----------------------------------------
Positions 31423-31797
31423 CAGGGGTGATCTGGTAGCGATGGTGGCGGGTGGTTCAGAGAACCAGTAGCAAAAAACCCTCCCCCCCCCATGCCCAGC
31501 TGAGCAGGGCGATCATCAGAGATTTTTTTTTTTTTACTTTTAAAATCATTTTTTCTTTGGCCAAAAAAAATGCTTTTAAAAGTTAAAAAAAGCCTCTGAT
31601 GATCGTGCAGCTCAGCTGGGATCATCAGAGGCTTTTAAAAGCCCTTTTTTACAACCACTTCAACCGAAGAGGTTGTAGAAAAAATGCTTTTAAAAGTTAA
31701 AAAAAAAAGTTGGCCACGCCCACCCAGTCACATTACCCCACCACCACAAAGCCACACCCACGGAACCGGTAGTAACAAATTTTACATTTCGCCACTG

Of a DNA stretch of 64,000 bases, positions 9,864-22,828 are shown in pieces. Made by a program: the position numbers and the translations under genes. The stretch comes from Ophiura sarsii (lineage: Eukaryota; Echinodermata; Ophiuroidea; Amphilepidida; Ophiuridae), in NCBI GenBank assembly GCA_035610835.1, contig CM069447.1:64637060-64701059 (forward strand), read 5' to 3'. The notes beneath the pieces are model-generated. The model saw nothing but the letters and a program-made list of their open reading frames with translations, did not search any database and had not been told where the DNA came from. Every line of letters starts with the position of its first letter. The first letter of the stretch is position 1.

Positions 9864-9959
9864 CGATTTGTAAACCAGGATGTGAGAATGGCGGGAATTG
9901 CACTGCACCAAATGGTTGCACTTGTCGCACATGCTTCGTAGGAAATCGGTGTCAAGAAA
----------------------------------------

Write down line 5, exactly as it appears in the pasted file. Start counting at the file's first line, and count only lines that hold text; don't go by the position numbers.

31701 AAAAAAAAGTTGGCCACGCCCACCCAGTCACATTACCCCACCACCACAAAGCCACACCCACGGAACCGGTAGTAACAAATTTTACATTTCGCCACTG